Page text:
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Georgia's distance from the West means getting closer to Russia

By Malkhaz Matsaberidze
Thursday, August 25, 2022
Russia's attack on Ukraine on February 24 was a particular turning point, after which the "Georgian Dream" increasingly distanced itself from the West and moved closer to Russia. Various versions have been put forward to explain why this happened. Each of them allows making certain conclusions to understand the situation.

According to one of the versions, the "Georgian Dream" that came to power in 2012, which represented completely different political groups gathered around the Russian oligarch Bidzina Ivanishvili, was a Russian project from the beginning, and what the Kremlin could not achieve through the war in 2008 - the replacement of Saakashvili's pro-Western government - was achieved through the elections. Initially, political leaders and groups with a western orientation were included in the "Georgian Dream", but gradually Ivanishvili removed them, or they removed themselves. Today, there is practically no one left in the "Georgian Dream" who has not made critical statements regarding the West.

At first, the coming to power of the "Georgian Dream" through elections was considered a critical success of Georgian democracy and it was met with great approval in the West. And Bidzina Ivanishvili made promises that she would surprise the world by creating an "unprecedented democracy" in Georgia.

However, if we look at recent Western assessments, Georgian democracy has serious setbacks, and the created political system was characterized by the opposition (meaning the resistance that "Georgian Dream" calls "radical") as oligarchic-authoritarian.

The government of "Georgian Dream" or Ivanishvili has been taking steps towards Russia for years and actually did everything to return the country to Russia's orbit, but at the same time talking about western orientation and applying for EU membership.

The vast majority of the population of Georgia and a significant part of the voters of the "Georgian Dream" support the Western orientation. It was easy for the "Georgian Dream" to talk about the Western orientation because it looked like a very vague and distant perspective.

Russia's attack on Ukraine changed everything, Georgia would already have the status of a candidate for EU membership, like Moldova and Ukraine, if it were not for the actions of the "Georgian Dream", which, according to the opposition, took such extraordinary steps that they did not even think about granting the candidate status to Georgia.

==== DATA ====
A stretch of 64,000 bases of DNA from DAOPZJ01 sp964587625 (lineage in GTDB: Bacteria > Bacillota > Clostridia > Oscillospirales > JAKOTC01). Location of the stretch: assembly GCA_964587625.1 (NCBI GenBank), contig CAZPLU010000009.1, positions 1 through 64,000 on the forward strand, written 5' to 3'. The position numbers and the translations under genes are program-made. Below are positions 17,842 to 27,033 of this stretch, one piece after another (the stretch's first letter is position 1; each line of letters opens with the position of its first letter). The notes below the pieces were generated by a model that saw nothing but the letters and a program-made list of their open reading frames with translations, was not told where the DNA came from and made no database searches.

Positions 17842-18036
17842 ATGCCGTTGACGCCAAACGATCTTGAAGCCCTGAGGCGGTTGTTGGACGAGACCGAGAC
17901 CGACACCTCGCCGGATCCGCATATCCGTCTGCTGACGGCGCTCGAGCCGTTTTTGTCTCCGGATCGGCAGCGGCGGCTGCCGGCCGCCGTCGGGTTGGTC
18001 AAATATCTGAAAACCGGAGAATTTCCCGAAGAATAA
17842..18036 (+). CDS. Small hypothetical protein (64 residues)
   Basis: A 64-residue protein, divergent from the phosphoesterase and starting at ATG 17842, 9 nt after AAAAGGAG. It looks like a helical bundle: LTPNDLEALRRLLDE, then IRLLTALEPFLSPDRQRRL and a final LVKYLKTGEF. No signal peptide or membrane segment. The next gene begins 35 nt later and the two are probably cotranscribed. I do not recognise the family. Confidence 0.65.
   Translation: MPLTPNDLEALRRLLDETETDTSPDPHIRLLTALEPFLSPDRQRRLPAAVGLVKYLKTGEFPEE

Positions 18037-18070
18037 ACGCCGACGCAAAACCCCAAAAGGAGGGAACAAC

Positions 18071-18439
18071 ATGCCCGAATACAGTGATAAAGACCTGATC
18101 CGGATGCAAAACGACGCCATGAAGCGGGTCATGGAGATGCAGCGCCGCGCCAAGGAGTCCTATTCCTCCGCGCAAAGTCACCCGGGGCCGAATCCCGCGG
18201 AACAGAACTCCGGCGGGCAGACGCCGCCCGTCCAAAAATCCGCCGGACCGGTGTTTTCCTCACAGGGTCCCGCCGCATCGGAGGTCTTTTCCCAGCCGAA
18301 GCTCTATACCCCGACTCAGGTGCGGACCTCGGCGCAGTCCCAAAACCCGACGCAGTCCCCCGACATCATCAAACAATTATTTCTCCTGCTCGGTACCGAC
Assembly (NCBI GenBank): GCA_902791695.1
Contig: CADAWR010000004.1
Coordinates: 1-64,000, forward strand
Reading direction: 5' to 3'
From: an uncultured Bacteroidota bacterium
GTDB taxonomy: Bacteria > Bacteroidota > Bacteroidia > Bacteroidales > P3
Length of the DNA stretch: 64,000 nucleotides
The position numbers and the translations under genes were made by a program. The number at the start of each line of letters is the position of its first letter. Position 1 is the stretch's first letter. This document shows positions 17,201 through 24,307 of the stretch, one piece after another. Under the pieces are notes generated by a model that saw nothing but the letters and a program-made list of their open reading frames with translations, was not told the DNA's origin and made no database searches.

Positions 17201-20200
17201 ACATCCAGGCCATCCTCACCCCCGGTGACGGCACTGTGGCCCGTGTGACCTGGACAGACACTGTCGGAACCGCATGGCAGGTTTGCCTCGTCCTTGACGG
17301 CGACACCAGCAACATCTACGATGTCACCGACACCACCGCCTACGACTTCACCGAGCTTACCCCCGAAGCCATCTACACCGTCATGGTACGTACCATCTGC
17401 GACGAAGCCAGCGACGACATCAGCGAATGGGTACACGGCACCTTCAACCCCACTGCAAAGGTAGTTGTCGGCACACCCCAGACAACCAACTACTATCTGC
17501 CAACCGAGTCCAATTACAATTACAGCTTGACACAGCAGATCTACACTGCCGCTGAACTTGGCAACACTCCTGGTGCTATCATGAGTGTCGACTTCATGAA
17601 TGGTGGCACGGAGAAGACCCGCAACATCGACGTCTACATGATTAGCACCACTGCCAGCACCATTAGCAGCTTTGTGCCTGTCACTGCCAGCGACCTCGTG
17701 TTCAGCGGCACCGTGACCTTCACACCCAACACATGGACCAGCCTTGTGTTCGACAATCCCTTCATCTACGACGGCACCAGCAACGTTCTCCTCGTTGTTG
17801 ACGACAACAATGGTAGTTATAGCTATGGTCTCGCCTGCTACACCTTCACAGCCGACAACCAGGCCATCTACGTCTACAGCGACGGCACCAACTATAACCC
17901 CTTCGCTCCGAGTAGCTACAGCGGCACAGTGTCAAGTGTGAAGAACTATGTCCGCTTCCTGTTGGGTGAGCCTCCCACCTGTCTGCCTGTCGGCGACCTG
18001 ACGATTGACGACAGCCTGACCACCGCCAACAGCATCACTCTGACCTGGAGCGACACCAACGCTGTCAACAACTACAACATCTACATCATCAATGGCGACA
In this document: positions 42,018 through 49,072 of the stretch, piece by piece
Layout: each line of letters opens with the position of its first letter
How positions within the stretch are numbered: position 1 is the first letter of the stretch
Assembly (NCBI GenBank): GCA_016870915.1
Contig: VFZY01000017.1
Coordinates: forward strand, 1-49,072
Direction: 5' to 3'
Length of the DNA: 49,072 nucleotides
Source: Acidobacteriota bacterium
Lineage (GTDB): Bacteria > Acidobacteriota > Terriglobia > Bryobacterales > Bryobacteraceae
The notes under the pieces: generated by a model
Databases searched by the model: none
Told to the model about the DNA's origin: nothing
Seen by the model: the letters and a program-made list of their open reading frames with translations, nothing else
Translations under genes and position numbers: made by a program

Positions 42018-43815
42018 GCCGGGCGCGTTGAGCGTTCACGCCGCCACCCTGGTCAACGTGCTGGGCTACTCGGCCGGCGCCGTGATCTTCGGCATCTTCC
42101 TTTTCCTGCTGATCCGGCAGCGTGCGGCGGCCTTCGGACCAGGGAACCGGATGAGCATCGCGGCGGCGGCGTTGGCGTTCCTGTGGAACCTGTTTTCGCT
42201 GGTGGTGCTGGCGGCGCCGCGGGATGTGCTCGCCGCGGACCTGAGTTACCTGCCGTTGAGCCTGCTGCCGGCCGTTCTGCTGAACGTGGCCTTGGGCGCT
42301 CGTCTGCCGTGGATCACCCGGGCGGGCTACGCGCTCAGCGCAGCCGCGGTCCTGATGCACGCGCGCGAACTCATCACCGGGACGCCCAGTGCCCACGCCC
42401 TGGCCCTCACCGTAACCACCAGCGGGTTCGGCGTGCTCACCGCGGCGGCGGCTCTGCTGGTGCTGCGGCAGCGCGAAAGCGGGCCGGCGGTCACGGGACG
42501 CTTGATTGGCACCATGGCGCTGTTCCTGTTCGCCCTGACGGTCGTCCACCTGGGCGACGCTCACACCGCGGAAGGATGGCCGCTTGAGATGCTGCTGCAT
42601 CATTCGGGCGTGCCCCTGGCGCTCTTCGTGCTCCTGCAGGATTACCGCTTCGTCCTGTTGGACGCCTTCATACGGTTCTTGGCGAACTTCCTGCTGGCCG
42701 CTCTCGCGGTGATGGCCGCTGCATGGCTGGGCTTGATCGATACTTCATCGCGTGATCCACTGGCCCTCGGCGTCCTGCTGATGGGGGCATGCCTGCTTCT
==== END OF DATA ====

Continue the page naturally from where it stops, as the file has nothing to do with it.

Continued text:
All Georgian authorities have always been accountable to the West. On the one hand, this resulted from the officially recognized Western orientation of Georgia, on which there was a consensus both among the official circles and the general public and on the other hand, from the great support given to Georgia by the West.

Perhaps, in 2012, the "National Movement" was not very happy to admit defeat in the parliamentary elections, but it took into account the position and advice of the West.

In the beginning, "Georgian Dream" also behaved like this, as if it had to report to Charles Michel, who came to Tbilisi several times and signed a document that provided for the implementation of reforms, but after 100 days, he demonstratively refused this document.

What could "Georgian Dream" hope for when it went to a direct confrontation with its Western friends? The answer is simple - Russia. Putin seemed invincible, the West could not oppose the seizure of Crimea, or the creation of separatist regimes in Donetsk and Luhansk, with the support of Moscow, Lukashenko suppressed strong opposition speeches.

Under such conditions, why should they comply with the demands of the "weak" West regarding the need for democratization?

Judging by the reaction of the Georgian authorities after Russia's attack on Ukraine, they were sure of Putin's quick victory, Georgia did not join the sanctions and actually blamed the Ukrainian authorities, who "couldn't avoid" the war with Russia.

But the subsequent development of events turned out to be an unpleasant surprise for Putin and the circles focused on him. Maybe they sometimes think about the question of what will happen if Russia loses in Ukraine.

Maybe the "Georgian Dream" does not have much choice in today's situation. On the one hand, it shows that it is working to obtain the status of a candidate for EU membership, on the other hand, it remains among the "friendly countries" of Putin's Russia, although this "friendship" actually poses great threats to Georgia.

The 12 conditions put forward by the European Union mean the democratic modernization of the existing political system of Georgia. De-oligarchization, independent court, electoral reform, etc. The implementation of these demands actually means the dismantling of the system on which Bidzina Ivanishvili's shadow government is based. The opposition is sure that the "Georgian Dream" is not going to fulfill these demands either. And with a strong anti-Western campaign, it prepares the ground by rejecting the Western orientation.